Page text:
Balancing work and life is difficult enough, but remote work blurs those boundaries even further – and that goes for both time and money. When you can work anywhere in the world, how do you determine what’s a work expense, and what’s not?
You should consult a financial advisor and professional accountant for your specific cases, but this article will cover some of the tactics I use to budget and track my business expenses, particularly while I traveled every other month as a digital nomad.
1) Separate work and personal expenses
If you have a dedicated office space, it’s easy to say everything that goes into it (rent, Internet, furniture) is a work expense. What if you regularly work from your couch or dinner table?
If you go on a trip to a conference in your industry, it’s easy to write it off as a work trip, but what if you extend your travels for an extra week and work from the hotel room? What about an extra month?
That the lines are blurred is an understatement.
If you’re a digital nomad, it’s extremely important to understand the line between travel and work expenses. If you need to go to a café in order to access the Internet to do some work, that can be written off as a business expense. But if you’re going to a restaurant for dinner that’s a travel expense.
I recommend highlighting the date of your receipts as you get them, and then writing down whether it’s a work expense in the margins (and why). At the end of each day/week/month/trip compile all of the receipts into a spreadsheet, staple your receipts, and file them away.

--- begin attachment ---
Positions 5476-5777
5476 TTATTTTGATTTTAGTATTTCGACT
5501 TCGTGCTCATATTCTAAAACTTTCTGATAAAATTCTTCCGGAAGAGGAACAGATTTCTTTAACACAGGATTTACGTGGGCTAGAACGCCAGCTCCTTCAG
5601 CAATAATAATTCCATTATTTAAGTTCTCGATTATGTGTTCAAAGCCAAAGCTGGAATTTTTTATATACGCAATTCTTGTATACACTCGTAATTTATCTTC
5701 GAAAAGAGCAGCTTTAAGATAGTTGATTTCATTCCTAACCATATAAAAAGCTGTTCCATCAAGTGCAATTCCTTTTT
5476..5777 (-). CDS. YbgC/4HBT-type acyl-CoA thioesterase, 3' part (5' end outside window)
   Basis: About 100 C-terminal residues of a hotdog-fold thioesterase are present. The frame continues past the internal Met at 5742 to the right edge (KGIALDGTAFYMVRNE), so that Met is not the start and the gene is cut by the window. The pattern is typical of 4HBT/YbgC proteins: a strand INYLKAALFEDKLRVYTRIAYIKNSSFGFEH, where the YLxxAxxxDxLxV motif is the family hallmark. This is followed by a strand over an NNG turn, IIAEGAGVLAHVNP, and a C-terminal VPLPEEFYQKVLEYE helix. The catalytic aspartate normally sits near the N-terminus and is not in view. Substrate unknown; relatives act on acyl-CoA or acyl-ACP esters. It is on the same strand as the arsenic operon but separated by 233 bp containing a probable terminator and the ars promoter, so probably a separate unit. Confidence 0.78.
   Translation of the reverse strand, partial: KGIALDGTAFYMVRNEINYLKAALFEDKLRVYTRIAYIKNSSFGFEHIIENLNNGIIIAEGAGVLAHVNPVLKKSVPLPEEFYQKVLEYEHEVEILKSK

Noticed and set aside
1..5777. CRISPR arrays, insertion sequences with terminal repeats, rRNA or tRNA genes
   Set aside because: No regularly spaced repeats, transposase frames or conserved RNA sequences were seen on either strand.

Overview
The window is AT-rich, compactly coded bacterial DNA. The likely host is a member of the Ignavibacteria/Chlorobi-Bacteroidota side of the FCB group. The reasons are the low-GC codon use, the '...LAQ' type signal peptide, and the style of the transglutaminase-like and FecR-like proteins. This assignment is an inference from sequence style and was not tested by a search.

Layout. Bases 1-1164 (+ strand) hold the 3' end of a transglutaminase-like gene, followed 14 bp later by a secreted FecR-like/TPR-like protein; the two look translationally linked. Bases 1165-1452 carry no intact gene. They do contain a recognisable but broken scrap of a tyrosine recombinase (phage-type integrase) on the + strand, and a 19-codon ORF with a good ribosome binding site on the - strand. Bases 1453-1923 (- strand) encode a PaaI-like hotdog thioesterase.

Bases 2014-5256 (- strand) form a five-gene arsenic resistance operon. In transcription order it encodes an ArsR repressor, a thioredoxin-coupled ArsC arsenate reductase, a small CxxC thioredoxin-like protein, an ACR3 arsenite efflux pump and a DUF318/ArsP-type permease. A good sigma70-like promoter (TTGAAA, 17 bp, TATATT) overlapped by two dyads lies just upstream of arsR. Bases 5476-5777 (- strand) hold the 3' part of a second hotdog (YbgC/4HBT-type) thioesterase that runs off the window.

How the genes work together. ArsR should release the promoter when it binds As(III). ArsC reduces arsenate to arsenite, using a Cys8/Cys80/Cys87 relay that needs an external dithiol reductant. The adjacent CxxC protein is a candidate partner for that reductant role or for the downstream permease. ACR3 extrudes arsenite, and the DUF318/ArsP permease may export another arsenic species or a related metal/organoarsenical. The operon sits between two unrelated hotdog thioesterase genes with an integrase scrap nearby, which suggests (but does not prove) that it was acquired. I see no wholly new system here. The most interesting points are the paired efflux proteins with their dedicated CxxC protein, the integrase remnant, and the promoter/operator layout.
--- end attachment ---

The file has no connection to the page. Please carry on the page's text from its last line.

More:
2) Track your revenue and expenses monthly
You want the full picture when looking at your expenses. For example, a $100 meal can be affordable or unaffordable depending on how much you make, and your other expenses.
Keep your income and expenses in the same spreadsheet. Use one tab for income, separated by different clients. Then use separate tabs for your expenses. You can break it out by work expenses, travel expenses, and personal expenses (optional).
3) Build in your savings as an expense
My biggest tip for remote workers who travel frequently is to prioritize saving, since I’ve seen how travel can eat away at any disposable income that comes in. The first of the month, I pay into my savings as if I’m paying my electricity bill.
4) Create a travel fund
I recommend paying into a travel fund as well, and avoid going on a trip somewhere new until you’ve got a goal amount saved up.
My goals were, with accommodation pre-paid:
- Expensive city, 1+ months: $3000/month
- Expensive city, ~2 weeks: $1000/week
- Affordable city, 1+ months: $1,500/month
- Affordable city, ~2 weeks: $500/week
5) Keep your daily budget separated in your wallet
If you’re traveling to a different country, be sure to exchange your cash. When I leave for the day, I move the budget I have for that day into my wallet. I keep emergency money in a different spot in my wallet, and the rest of my funds in another place.
This helps me make sure I don’t overspend day-to-day, while still having enough cash on hand if I decide to get something out of budget.
Everyone has their own tricks for not breaking the bank while traveling the world. Talk to other remote workers and digital nomads to see what their budgeting advice is! Happy travels.